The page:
What this effectively means is that you’ll get 25% back on your qualifying expenditure prior to 1 April 2015, and 26% after that.
For example, let’s say you spent £100,000 on R&D in the 2016 financial year:
£100,000 x 130% (enhancement rate)
x 20% (corporation tax rate)
£26,000 / £100,000
So, you’d either get £26,000 off your next corporation tax bill or, if you’d already paid corporation tax for the year, you’d be due a £26,000 cash refund.
If your business is making a loss, you can either carry the relief forward to reduce a future corporation tax bill (on the same basis as above) or you can surrender the loss to claim a payable tax credit.
If you’re surrendering the loss for a payable tax credit, the calculation is slightly different. In a nutshell, you’ll receive 33.35% back for expenditure from 1 April 2015, and 32.63% for expenditure between 1 April 2014 and 31 March 2015.
Using the above example of £100,000 R&D expenditure in 2016:
£100,000 (R&D expenditure)
+ £100,000 x 130% (enhancement rate)
x 14.5% (surrender value)
£33,350 / £100,000
How far back can you claim R&D tax relief?
You can go back up to two company financial years when claiming R&D tax relief. That means you can claim on expenditure between 24 and 36 months back (depending on how far through your current financial year you are).
How do you claim R&D tax credits?
To claim R&D tax relief, you’ll need to complete a corporation tax return (form CT600) or file an amendment to a previously submitted return (usually simpler as you can send it straight to the R&D team to avoid delays with non-specialist HMRC staff).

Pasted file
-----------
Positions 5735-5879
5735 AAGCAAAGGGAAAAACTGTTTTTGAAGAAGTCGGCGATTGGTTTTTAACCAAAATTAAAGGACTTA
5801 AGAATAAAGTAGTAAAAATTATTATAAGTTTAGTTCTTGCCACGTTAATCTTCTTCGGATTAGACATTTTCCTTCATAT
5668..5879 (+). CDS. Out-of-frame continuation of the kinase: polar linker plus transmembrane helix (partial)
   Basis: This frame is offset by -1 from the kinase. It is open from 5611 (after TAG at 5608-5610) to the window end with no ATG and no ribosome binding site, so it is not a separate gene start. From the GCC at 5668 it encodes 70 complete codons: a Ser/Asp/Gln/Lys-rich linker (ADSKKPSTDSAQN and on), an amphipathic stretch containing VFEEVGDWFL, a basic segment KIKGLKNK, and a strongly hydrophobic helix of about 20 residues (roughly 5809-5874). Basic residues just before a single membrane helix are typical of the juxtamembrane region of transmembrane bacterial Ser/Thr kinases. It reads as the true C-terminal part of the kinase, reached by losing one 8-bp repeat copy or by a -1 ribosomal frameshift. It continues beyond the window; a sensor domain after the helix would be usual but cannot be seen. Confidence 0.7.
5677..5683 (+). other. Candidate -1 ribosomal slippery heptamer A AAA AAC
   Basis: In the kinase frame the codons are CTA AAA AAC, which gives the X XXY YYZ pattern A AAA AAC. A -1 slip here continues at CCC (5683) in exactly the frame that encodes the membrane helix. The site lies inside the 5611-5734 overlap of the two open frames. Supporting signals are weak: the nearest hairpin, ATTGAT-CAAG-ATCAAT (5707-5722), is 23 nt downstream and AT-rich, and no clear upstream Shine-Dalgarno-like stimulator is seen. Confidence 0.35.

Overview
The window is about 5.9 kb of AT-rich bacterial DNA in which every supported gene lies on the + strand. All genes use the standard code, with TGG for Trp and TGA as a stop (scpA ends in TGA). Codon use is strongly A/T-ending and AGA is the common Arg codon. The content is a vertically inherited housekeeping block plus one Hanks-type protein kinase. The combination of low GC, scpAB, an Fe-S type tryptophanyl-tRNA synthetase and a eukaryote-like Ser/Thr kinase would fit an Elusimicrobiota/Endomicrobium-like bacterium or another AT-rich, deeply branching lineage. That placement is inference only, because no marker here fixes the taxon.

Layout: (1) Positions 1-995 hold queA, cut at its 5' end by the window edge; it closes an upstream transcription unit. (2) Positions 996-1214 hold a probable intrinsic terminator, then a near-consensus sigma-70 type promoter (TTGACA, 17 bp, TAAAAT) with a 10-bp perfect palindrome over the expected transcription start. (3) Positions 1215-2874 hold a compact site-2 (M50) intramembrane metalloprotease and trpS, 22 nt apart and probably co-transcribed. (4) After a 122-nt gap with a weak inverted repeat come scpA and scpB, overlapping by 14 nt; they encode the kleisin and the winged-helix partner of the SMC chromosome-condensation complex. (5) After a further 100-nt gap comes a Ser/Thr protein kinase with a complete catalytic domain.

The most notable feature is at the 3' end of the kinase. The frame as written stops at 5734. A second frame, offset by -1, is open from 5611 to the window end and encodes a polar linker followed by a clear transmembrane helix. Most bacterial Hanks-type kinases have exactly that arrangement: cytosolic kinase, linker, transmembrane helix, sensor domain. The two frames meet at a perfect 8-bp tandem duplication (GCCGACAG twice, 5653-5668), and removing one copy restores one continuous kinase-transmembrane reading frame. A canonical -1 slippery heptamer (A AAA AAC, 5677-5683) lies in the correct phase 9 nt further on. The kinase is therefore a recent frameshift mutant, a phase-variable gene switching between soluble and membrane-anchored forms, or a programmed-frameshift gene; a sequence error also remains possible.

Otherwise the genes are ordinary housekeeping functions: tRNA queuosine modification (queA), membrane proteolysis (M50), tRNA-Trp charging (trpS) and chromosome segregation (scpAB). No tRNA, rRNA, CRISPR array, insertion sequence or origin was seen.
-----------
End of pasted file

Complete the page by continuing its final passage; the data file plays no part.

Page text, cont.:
Although it’s not technically required, it’s best practice to submit a ‘technical report’ with the claim, detailing:
- the innovation you’ve been working on and why it’s a qualifying R&D project;
- the people involved (showing you’ve got industry experts involved generally tends to help demonstrate it’s a qualifying R&D project); and
- your qualifying expenditure.
Can you claim if you’ve received grants?
You’ll generally be able to claim R&D tax credits even if you’ve received most types of grants. If you’ve received state aid (e.g. Innovate UK), you’ll usually be able to claim as long as the aid you received wasn’t more than €200,000 in a three-year period.
If you’re thinking about taking a grant, it’s worth first considering whether this could reduce any potential R&D tax relief claim down the line.
How long will it take to receive a repayment?
You’ll usually receive your repayment from HMRC within 28 days of making a claim.
Can you get someone else to file the claim for you?
If you don’t feel confident making the claim yourself (it can be pretty technical) you can either get your accountant to do it, or take advantage of specialist services like GrantTree or ForrestBrown. Bear in mind, however, that these types of service often charge a percentage fee (usually around 20%) of the claim, which could be a lot more expensive than using an accountant.
About the author
Alex Boothman is a lawyer and the founder of MyLegalAdviser, the legal price comparison site that allows clients to post a job for free and compare fees and ratings to find a solicitor that’s right for them.